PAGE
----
Friday, 24 February 2017

Carpets of Welcome

This week a new blue carpet has been laid along the aisle at Amersham Free Church and it looks great.

This new addition to our church furnishings replaces the original carpet put down when the building opened in 1962.  I wonder how many soles have walked upon it?!

I was intrigued to read that the largest carpet in the world also resides in a religious building.  The one in the Abu Dhabi mosque is an astonishing 60,000 square feet and took the Iran Carpet Company two years to weave.

On Palm Sunday we are told the Jerusalem crowd greeted Jesus entering their city on a donkey by ‘carpeting’ his path with their cloaks. 

This all sounds rather similar to that piece of English myth about Sir Walter Raleigh laying down his cloak over a puddle so that Queen Elizabeth I didn’t get her shoes muddy.  It’s long been thought this incident never actually happened and is a piece of imaginative writing from the pen of the 17th century cleric cum historian Thomas Fuller.  It’s still a great story!

The use of a ‘red carpet’ for welcoming guests, especially important ones, is documented in literature going back four centuries before Christ .  However, the actual term, ‘rolling out the red carpet’ was first used in 1902 when the New York Central Railroad Company used a plush crimson carpet to direct passengers to the 20th Century Limited trains. 

Well at AFC we’ve chosen ‘church’ blue for our carpet!

I’d like to think, whatever the colour, that our new carpet remains a symbol of welcome – reflecting those Jerusalem crowds laying their garments before the entry of Jesus.  I also hope it offers a welcome to all who enter our building and come into the Sanctuary for worship.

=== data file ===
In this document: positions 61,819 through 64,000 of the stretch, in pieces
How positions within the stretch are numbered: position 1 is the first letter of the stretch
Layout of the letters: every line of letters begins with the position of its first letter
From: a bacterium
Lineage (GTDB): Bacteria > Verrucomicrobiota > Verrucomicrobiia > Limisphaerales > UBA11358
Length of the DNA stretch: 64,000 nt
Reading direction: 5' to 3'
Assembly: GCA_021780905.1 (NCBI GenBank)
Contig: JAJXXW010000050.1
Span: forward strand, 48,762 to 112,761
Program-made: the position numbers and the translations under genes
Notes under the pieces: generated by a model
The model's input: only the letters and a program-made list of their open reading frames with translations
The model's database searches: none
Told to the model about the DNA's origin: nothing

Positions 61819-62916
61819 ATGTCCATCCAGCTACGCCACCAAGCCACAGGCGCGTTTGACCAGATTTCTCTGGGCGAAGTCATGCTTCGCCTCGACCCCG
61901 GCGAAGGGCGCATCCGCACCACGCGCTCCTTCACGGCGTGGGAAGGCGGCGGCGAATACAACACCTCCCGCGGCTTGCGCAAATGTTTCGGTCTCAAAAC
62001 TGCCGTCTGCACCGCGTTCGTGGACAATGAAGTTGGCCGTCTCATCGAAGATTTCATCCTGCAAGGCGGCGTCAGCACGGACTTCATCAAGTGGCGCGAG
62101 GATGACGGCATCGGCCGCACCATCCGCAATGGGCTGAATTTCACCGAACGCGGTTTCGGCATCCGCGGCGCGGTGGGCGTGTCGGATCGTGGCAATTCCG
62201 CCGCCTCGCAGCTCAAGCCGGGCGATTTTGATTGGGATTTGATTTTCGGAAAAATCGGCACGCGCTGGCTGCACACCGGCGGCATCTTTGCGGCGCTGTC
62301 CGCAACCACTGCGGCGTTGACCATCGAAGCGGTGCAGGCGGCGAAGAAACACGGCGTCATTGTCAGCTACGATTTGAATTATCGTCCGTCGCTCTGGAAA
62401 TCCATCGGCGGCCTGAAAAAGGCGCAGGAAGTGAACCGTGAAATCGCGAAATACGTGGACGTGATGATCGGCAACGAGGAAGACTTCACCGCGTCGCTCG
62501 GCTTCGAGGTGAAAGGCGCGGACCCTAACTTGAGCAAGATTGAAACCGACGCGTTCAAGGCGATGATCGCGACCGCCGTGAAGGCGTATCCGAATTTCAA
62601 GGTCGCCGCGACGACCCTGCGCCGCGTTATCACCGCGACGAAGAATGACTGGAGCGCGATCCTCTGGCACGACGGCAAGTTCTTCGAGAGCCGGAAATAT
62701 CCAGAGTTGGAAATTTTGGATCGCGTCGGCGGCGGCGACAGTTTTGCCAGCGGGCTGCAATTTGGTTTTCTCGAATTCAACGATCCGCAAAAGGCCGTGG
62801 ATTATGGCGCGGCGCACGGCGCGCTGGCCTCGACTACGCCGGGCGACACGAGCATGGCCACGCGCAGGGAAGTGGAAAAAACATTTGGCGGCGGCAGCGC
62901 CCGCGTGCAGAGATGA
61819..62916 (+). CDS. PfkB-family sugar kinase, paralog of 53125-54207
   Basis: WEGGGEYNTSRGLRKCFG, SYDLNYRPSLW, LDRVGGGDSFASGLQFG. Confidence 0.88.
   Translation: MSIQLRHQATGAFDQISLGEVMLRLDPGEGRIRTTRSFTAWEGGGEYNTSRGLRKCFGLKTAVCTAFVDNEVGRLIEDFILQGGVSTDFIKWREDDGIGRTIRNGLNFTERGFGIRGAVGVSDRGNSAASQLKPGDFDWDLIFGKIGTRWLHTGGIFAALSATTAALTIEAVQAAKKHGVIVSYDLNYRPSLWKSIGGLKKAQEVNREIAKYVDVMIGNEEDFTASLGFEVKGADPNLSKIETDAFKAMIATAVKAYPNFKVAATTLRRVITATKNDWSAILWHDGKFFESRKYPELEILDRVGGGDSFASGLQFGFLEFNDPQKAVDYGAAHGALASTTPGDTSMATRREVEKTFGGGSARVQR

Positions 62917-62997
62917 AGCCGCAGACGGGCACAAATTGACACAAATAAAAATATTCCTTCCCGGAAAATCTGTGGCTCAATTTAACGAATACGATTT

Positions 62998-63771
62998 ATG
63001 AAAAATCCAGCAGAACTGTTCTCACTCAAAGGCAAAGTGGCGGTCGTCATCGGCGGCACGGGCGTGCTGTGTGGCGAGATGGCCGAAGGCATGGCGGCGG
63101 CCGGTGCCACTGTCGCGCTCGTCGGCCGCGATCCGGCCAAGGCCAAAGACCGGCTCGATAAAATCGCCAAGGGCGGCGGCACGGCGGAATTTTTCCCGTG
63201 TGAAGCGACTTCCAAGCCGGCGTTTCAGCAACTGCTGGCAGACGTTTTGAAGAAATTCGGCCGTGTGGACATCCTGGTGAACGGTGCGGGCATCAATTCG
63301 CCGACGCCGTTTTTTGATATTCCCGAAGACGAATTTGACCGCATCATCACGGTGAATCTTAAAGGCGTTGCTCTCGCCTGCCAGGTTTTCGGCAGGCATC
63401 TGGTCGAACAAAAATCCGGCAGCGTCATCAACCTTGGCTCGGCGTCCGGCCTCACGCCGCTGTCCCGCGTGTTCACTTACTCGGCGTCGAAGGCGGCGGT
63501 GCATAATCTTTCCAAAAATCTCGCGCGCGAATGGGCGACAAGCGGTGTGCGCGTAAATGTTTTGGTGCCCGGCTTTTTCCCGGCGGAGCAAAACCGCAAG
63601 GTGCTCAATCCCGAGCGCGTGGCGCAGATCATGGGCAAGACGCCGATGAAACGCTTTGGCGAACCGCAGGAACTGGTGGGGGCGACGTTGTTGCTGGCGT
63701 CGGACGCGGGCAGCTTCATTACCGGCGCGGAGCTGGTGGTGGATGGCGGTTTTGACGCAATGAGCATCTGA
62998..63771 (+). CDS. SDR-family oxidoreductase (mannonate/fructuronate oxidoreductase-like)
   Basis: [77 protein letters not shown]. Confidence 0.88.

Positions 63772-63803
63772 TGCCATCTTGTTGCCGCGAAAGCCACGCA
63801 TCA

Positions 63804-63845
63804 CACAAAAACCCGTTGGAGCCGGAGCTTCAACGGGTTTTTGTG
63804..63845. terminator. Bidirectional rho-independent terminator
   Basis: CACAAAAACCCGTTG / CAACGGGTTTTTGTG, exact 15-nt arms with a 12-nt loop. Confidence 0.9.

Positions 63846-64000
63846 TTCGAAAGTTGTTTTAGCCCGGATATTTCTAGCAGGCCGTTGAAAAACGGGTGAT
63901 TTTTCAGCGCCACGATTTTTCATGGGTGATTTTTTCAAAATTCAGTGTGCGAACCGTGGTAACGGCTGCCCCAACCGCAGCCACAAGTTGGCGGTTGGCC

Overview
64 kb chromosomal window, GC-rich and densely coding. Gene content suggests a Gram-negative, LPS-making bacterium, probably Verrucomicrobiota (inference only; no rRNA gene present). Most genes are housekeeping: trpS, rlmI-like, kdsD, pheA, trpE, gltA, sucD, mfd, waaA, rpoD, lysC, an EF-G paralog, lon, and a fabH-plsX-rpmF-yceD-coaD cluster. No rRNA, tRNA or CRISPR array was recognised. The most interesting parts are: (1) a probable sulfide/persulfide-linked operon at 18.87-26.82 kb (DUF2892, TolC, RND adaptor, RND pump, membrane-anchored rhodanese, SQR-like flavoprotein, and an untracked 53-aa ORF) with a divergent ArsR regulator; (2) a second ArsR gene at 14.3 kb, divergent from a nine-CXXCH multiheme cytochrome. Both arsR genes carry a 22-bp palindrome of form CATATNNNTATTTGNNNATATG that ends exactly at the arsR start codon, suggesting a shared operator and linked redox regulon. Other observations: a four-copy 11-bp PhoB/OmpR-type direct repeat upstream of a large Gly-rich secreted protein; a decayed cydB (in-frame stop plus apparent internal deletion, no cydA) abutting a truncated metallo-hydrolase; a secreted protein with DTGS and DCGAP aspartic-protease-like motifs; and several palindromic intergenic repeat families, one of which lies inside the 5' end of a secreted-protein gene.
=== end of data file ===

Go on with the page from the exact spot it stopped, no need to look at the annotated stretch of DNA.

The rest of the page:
Welcoming God and welcoming each other – laying out the red (blue) carpet for both is an important part of what we do Sunday by Sunday.

Saturday, 18 February 2017

'Like living on a film set...'

Venice on Wednesday with the Doge's Palace on the right
Yesterday we flew back to Britain after a week in Venice.  The lagoon sparkled in early spring sunshine and the city was gearing up for Carnival – a sort of last ‘fling’ before Lent!

One of the most interesting visits we made during our time in this Italian masterpiece was to the Doge’s Palace on the waterfront.

The Doge was the elected Head of the Republic of Venice – and over its thousand year history it had one hundred and twenty of them. They were elected for life, they couldn’t refuse the honour and neither could they step down from it. 

Their ‘life-long’ appointment was most unusual in that almost every other post in government was for a strictly limited time span: usually for three or six months or possibly a year.  After service for that specific period the holder of the office stood down for exactly the same period of time before the possibility of standing again came along.

All of this was Venice’s attempt to stamp out corruption.  If you didn’t serve overlong then, it was reckoned, you wouldn’t be in anyone’s pockets! 

The Doge wasn’t so fortunate.  He served for life, so was usually appointed around the age of 80.  He also served at his own expense.  He received no salary; quite the reverse, he had to pay for the upkeep of the palace and all the state entertaining out of his own fortune. Our guide thought that’s why one Doge died two days after a significant part of the palace burned down.  She thought he just couldn’t face the repair bill!

All this talk of power and its use and misuse touched a chord with me.  It reflects the constant struggle we humans have.  As the adage goes: Power corrupts and absolute power corrupts absolutely.  We even experience that in religion and I couldn’t help but notice as we looked at many of the painting’s in Venice’s galleries how often Mary and Jesus were depicted not as a marginalised woman or wondering rabbi but with crowns upon their heads seated in thrones.  All too quickly we invest them with an earthly ‘power’ that is surely so foreign to the lives they lived or the message behind their story.